QUEENSBURY, N.Y. (NEWS10) – For nearly six months, residents of the Jenkinsville neighborhood in Queensbury have been given bottled water as the New York DEC tests wells and landfills surrounding the area for contaminants.
On Thursday, the DEC released an update on how that testing is going. The long and short of it: More testing done, and a few more residents not drinking the water.
In Thursday’s update, the DEC reported that staff have now tested 122 private wells in the area, 101 of which have been completed. Three more wells were sampled at Ridge/Jenkinsville Park, which sits in the middle of the neighborhood, across Jenkinsville Road from a large portion of the neighborhood.
Of those homes, a second round of sampling has been recommended for nine, and bottled water is now being given to a total of 19.
That’s three more wells than in April, when the DEC and the town of Queensbury held a Q&A conference to disclose the latest information.
The problem first discovered last summer, as part of a statewide effort to take a closer look at potentially hazardous groundwater sites. PFOAs and 1,4-dioxane contaminants were found in the water of several private wells near one of four landfills that neighbor residents.
Those residents in Jenkinsville didn’t find out about it until earlier this year, and began receiving bottled water from the DEC in March. The DEC has maintained that the level of 1,4-dioxane in those wells is not high enough to cause immediate harm, but that the bottled alternative is being provided out of an abundance of caution.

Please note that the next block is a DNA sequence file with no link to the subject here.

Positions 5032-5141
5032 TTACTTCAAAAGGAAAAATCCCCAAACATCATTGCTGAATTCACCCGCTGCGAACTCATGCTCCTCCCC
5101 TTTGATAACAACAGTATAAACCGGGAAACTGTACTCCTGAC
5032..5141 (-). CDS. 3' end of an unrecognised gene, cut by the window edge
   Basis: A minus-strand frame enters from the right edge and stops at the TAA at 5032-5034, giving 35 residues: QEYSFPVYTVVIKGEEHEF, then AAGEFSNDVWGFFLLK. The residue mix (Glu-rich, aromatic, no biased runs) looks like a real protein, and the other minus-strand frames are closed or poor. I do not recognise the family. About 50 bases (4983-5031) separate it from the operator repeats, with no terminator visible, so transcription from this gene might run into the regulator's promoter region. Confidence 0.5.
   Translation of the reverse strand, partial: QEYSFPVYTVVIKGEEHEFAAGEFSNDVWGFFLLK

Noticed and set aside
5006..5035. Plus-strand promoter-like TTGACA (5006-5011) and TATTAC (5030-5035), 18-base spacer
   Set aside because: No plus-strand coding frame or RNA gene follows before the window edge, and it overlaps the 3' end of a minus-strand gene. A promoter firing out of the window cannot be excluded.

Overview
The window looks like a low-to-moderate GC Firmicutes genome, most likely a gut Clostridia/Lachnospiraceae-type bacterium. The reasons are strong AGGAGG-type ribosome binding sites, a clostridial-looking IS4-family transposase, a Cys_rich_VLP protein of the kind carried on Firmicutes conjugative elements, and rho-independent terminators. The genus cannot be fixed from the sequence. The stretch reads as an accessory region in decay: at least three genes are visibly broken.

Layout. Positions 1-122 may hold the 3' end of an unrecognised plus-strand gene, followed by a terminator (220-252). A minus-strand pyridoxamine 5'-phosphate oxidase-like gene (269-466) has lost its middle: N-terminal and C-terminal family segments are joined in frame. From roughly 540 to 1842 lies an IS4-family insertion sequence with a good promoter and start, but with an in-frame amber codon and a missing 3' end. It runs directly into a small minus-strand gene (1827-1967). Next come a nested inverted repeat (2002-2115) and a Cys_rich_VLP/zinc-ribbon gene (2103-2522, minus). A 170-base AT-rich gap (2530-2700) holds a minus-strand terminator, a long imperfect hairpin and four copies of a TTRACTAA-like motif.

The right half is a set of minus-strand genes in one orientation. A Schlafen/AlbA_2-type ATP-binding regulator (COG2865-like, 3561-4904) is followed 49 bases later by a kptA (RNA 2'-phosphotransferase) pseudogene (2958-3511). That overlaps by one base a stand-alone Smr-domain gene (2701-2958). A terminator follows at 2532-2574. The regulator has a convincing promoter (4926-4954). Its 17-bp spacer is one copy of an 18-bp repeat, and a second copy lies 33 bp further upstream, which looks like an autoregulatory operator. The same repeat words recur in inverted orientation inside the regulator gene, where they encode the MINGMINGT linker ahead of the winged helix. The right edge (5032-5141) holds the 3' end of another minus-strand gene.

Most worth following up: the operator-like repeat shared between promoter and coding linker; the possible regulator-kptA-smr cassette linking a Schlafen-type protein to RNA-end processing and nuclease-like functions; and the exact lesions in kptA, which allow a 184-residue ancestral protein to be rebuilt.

1,4-dioxane has been found to cause cancers in animals and is classified by the EPA as a likely carcinogen for humans.
The contaminants were first discovered after testing at the Queensbury town landfill, but its immediate neighbors were also scrutinized in order to better gauge the scope of the problem.
Data has now been collected from all three of those other landfills: Finch Paper, Ciba-Geigy and McLaughlin.
Two of them came up dry. Monitoring wells at the Finch Paper and Ciba-Geigy landfills were both sampled in April, and the data showed no obvious source of either 1,4-dioxane or PFOAs.
At McLaughlin, things took a bit longer. Samples were taken there in April, just like at the other two, but the DEC rejected them due to an issue with their temperature.
A second round of samples was taken in June, and the data from that batch gave some results: Namely, PFOA concentrations of 5 and 28 parts per trillion, taken from two different sampling wells at the landfill. 1,4-dioxane was found as well, ranging from 0.37 to 1.2 parts per trillion.
The DEC said those numbers weren’t high enough for the landfill to be considered a significant contributor to the water problem.
The DEC’s next steps are to evaluate whether and where further sampling is needed, and begin work with the owners of the landfills found to be part of the problem.
The DEC didn’t indicate in Thursday’s update whether the McLaughlin landfill would be part of that conversation if levels there were not deemed a problem, but did state that the Queensbury landfill remains their primary focus.
Jenkinsville area homes all get their water by well, with the Queensbury town water line ending three miles south.
Queensbury Town Supervisor John Strough commented on the ongoing work via email:
“The Town of Queensbury’s paramount interest is safeguarding the health and wellbeing of our residents and protecting the environment, and we appreciate the continued support of the Department of Environmental Conservation and the Department of Health.”
Any area residents who have not had their wells tested and would like to do so can contact DEC representative Anthony Bollasina at (518) 402-2754; or Kevin Wood at (518) 623-1233, or DOH representative Wendy Kuehner at (518) 402-7882.